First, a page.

Guest post: David Wilson on Teaching with Twitter

David Wilson teaches literature and writing courses in the Mount’s English Department and is interested in the uses of social media in teaching. Last year, in collaboration with St. Mary’s University staff, he designed an app for the study of Shakespeare’s Twelfth Night. This fall, his open Twitter class during Celebrating Writing Week at the Mount was the subject of an article in the MSVU student publication Symmetry. In this guest post, Professor Wilson explains further why he likes teaching with Twitter.

David Wilson twitter mug

Teaching with Twitter

Margaret Atwood, Douglas Coupland, Salman Rushdie, Neil Gaiman, and Chuck Palahniuk. What do they have in common? Besides being good writers, they are all active on Twitter.

In May 2012 American author Jennifer Egan (whose novel A Visit from the Goon Squad won the 2011 Pulitzer and National Book Awards) performed a fascinating experiment on Twitter. Over the course of 10 nights she serialized a short story called “Black Box” in sentences of 140 characters or fewer. Each night, between 8 pm and 9 pm, she tweeted instalments of the story to her followers; this incremental design of 1-2 sentences at a time made the prose assume an almost poetic feel.

Recently, Canadian astronaut Chris Hadfield was asked by Star Trek actor William Shatner if he was tweeting from outer space. From the international space station Commander Hadfield replied: “Yes, standard orbit, Captain. And we`re detecting signs of life of the surface.” Life imitating art.

Besides being a way to stay in contact with friends and family, Twitter is a source of news, self-promotion, art, and just plain fun. But how does it work as a teaching tool in the classroom? For two years I’ve been using Twitter in a variety of ways in several classes. I’ve tried it by offering a bonus point question to students as a Twitter treasure hunt and plan to use it soon as an option instead of an essay, where a student can create a Twitter feed based on the characters in a novel.  Thus far, I can report that this social media site has value as a resource for instructors and students.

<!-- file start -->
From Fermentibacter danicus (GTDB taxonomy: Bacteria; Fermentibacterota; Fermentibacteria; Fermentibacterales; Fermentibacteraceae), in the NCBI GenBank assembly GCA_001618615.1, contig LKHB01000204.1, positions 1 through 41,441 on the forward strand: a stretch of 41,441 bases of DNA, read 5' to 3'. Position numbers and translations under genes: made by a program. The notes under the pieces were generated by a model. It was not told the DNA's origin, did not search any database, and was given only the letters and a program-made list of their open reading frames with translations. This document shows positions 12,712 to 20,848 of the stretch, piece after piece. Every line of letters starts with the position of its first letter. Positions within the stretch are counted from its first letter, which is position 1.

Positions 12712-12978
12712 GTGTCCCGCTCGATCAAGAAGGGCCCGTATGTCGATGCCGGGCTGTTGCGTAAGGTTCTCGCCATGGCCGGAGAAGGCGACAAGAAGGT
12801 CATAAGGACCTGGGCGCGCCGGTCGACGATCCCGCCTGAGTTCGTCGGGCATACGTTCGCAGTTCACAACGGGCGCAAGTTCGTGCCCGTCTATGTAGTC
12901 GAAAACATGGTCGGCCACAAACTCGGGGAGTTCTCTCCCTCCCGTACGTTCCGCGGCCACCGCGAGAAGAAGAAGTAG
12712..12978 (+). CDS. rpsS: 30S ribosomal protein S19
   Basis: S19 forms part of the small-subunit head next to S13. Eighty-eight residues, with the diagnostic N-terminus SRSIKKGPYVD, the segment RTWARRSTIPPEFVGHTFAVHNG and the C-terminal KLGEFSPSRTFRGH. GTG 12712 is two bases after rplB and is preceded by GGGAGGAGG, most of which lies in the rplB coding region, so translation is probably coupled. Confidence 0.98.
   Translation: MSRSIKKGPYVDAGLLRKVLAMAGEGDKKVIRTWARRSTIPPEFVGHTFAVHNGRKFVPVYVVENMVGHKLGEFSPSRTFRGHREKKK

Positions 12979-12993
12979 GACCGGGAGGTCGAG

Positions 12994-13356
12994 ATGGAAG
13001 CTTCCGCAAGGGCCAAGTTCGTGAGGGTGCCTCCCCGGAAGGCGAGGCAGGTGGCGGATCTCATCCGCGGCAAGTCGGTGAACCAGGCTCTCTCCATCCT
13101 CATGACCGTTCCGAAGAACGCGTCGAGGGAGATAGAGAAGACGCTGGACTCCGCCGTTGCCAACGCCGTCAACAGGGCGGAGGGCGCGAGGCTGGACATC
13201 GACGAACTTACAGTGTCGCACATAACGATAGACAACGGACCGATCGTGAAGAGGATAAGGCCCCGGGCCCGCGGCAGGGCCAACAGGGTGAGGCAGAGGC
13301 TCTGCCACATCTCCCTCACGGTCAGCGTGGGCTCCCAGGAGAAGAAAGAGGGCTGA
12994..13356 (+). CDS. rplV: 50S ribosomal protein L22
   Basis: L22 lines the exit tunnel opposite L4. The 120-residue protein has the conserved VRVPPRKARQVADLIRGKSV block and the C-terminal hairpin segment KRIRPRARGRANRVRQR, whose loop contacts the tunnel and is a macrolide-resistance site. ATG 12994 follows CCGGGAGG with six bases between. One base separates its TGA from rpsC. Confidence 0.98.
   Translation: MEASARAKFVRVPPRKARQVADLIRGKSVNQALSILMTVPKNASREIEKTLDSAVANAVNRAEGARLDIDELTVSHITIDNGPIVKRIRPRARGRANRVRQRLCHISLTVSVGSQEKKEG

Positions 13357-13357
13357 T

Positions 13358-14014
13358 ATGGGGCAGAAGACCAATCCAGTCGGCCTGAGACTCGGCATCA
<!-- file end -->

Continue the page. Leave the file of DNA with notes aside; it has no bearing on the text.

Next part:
Some might think that Twitter is little more than an extra layer of communication for a course, a chaotic distraction, or nothing but inane chatter. This real-time microblog’s advantages, however, outweigh its disadvantages. Here are my reasons why I think this:

  1. Twitter is cost effect–it’s free to use.
  2. It’s user-friendly and easy to set up an account.
  3. It’s casual and conversational in its tone, encouraging personal expression.
  4. It adds an extra venue for students to contribute to class discussion.
  5. It’s interactive, fostering replies and demonstrating the social aspects of knowledge.
  6. It serves as a study guide that students can refer to over a term.
  7. It can be a place to collaborate on projects and cross-fertilize ideas.
  8. It’s an exercise in being clever and concise (i.e, editing).
  9. It’s easily accessible on a laptop or smartphone app.